Written by Michael Givant Friday, 11 December 2009 00:00
In two weeks, my wife and I will be going to Longboat Key on Florida’s west coast for the fifth consecutive winter. Last year on the long drive, which we both dislike, we realized that we had gained a sense of some of the places we passed on the trip. Here’s what some of those places looked and felt like.
On the ocean side of the Belt Parkway in Brooklyn there’s a salmon-colored horizon above gunmetal gray water. A tidal creek appears as calm as an early Sunday morning. A dozen fast-flying Canada geese are winging it toward Kennedy like they’re late for a flight. A red-tailed hawk perches on a light pole. Looking for a vole? A starburst of starlings springs into the air scattering overhead. Bent-winged gulls circle near a landfill. This is good birding habitat. Heavy clouds begin to part. As the Verrazano Bridge comes into view, a stream of light on one of its tall towers resembles a biblical scene.
In Delaware a low-flying turkey vulture is flapping fast like it’s also on its way to Florida. Near Baltimore another large bird, possibly another turkey vulture flies low into an opening in a heavily wooded area. A lovely mystery disappears into its silence. Above glacially moving traffic two sleek crows are in an aerial duel. The chase is soon broken off. One flies low across the highway, carrion hanging from its bill, the other will go hungry for a while.
The skyline of the port of Baltimore is filled with loading cranes; a Red Cross ship is anchored; giant coal piles are on the sides of the highway, which rises above the harbor. Washington is not far from here and after that is Virginia, where the South begins.
We leave Petersburg, Virginia, as the sky is starting to turn dark blue. There is a marsh whose water is black. Tall trees in it are swathed in fog that spills over to the roadside. Going around a gradual curve we see that the fog extends for half a mile. The sky now turns to shades of salmon, silver and gray and a few crows fly across the road. A Denny’s sign is lined with pigeons waiting for the sun’s warmth. On a flat stretch of I-95 in North Carolina a white breasted hawk perches in a bare tree. As we get closer the raptor slowly turns its head as if it could care less and looks out to a field perhaps watching for a small four-legged breakfast. “How ya doin’ birdie?” I say out loud. It relieves the tense monotony of the drive.
Along a large farm field are rolled bales of hay. The 19th century French Impressionist, Claude Monet painted cone shaped haystacks in the colors of every season. I always wonder what some places in America would look like if he’d painted here. How would he have painted these rough textured bales? In my mind’s eye I see Monet standing there in his trademark hat and jacket examining the light. The image helps relieve the monotony of driving.
That night we stay in a motel in Santee, South Carolina, in which we stayed the previous year. In the rear there’s a field that stretches a quarter-mile to tall trees. Some small fast-flying birds cross in fading light. Soon the trees are shrouded in orange and light tangerine from the setting sun. The sky is a spectrum of blue from palest to darkest. A thin crescent moon glows brilliantly as does a lone star that is probably not a star but a planet. A thicker moon and a palmetto tree appear on South Carolina’s state.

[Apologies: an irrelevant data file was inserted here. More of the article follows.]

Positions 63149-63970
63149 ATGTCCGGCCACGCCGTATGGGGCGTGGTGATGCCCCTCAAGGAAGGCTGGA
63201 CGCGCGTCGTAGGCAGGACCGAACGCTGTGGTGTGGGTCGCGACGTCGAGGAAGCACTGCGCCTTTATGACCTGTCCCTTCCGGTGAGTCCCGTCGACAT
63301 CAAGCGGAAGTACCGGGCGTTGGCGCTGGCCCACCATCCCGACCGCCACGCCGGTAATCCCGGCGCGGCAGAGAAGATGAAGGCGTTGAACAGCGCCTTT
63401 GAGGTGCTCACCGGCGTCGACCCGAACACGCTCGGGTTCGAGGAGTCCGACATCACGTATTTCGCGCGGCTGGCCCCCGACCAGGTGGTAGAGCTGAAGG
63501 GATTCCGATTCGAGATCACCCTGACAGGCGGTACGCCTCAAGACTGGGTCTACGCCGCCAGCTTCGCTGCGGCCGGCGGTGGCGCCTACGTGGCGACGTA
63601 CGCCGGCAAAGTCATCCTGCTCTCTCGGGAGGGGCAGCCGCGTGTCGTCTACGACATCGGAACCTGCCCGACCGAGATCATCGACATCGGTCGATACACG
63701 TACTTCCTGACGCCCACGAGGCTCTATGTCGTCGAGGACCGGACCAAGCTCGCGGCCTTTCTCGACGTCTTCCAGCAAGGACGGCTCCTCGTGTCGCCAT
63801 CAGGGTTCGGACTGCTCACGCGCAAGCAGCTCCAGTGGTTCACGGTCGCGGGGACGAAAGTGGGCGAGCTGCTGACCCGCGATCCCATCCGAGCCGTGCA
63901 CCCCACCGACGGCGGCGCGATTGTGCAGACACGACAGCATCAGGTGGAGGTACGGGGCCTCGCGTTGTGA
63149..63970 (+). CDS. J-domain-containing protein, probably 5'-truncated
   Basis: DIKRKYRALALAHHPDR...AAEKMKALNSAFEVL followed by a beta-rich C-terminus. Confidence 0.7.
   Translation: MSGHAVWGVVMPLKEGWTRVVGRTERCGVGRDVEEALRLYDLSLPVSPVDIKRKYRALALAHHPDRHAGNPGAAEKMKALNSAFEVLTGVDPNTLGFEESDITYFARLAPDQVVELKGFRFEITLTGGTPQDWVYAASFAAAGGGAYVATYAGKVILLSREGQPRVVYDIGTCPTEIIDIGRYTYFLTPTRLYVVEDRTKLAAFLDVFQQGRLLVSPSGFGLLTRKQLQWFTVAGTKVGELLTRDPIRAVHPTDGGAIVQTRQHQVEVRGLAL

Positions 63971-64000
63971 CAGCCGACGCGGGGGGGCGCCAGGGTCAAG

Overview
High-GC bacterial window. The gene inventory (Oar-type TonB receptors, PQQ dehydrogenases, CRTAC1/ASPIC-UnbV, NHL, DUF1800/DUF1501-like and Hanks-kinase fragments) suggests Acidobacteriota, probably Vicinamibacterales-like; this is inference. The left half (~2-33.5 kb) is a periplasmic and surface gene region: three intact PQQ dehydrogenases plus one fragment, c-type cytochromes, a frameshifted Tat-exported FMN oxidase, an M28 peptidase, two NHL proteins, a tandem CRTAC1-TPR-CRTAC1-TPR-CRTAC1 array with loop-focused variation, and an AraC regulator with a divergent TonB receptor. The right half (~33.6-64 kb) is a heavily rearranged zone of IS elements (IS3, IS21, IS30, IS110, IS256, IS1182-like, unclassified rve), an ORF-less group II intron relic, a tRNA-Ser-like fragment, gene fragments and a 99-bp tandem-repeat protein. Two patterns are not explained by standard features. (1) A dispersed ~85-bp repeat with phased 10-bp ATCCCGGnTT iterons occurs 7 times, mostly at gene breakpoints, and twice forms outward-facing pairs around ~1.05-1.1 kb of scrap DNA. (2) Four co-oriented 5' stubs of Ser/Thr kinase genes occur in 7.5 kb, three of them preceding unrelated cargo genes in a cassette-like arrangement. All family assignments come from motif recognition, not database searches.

Dawn is nature’s silent symphony of color and we are on the road not long after it. Traffic is light at this hour, I like to drive a hundred miles before breakfast and we want to enjoy the symphony. Sunlight spills through the woods illuminating dark, tall stately tree trunks. Shafts of light are invitations to wonder what is in the woods. Are birds and little creatures still asleep? A lone crow seemingly floating through the 40-degree morning air, drops onto a treetop to wait. But for what?
In Georgia a tall stately tree drips with Spanish moss. It hangs like a woman’s faded party dress from another era but retains a touch of elegance. Dark marsh water meanders through brownish grasses to the distant ocean. A vulture floats in a tight dihedral and pulls out of it flapping. I assume it’s a turkey vulture but lifting its wings, the bird displays billowy white wing patches. It’s a black vulture whose chunky shape reminds me of a Spanish galleon.
Before noon we are in Florida and the weather has warmed considerably. My wife says that we’ve yet to see our first Florida bird. By a lake we see it. A tall white bird with black legs and a dagger-like yellow bill: the great egret. We will see hundreds of them this winter but this is the one I’ll remember best.
Every year we spend our last night out in the same Days Inn in Ocala Florida some 150 miles from Longboat Key. In the motel parking lot we watch a red-shouldered hawk, stand on a metal pole above the speeding traffic below on I-75. Its dark rust shoulder and the bright yellow base of its hooked beak glow in the late afternoon sun. Just after 5 p.m. we walk into the small, homey Italian restaurant, Lorenzo’s, where we’ve eaten dinner the last two years. One of the owners, a woman, is there. Mozzarella cheese-topped entrees and pasta covered with marinara sauce sit on plates in front of diners as the aroma of food tantalizes my senses. Tonight it feels like home.